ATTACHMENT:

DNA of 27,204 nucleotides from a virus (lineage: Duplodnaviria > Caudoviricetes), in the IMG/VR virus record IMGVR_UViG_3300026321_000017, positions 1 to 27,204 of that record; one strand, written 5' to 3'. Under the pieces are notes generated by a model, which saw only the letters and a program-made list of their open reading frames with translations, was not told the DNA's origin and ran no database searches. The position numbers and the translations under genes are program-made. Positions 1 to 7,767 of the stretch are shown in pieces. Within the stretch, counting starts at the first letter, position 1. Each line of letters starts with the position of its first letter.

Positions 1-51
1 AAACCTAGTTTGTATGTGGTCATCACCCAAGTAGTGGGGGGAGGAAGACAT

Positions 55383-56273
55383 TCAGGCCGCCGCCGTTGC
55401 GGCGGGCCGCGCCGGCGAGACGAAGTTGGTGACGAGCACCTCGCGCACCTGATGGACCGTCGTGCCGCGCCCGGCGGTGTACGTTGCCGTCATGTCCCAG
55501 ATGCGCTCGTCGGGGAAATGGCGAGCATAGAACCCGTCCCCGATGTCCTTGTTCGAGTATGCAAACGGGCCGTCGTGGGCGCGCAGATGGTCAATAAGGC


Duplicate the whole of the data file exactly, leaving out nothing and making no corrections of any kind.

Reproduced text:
DNA of 27,204 nucleotides from a virus (lineage: Duplodnaviria > Caudoviricetes), in the IMG/VR virus record IMGVR_UViG_3300026321_000017, positions 1 to 27,204 of that record; one strand, written 5' to 3'. Under the pieces are notes generated by a model, which saw only the letters and a program-made list of their open reading frames with translations, was not told the DNA's origin and ran no database searches. The position numbers and the translations under genes are program-made. Positions 1 to 7,767 of the stretch are shown in pieces. Within the stretch, counting starts at the first letter, position 1. Each line of letters starts with the position of its first letter.

Positions 1-51
1 AAACCTAGTTTGTATGTGGTCATCACCCAAGTAGTGGGGGGAGGAAGACAT

Positions 55383-56273
55383 TCAGGCCGCCGCCGTTGC
55401 GGCGGGCCGCGCCGGCGAGACGAAGTTGGTGACGAGCACCTCGCGCACCTGATGGACCGTCGTGCCGCGCCCGGCGGTGTACGTTGCCGTCATGTCCCAG
55501 ATGCGCTCGTCGGGGAAATGGCGAGCATAGAACCCGTCCCCGATGTCCTTGTTCGAGTATGCAAACGGGCCGTCGTGGGCGCGCAGATGGTCAATAAGGC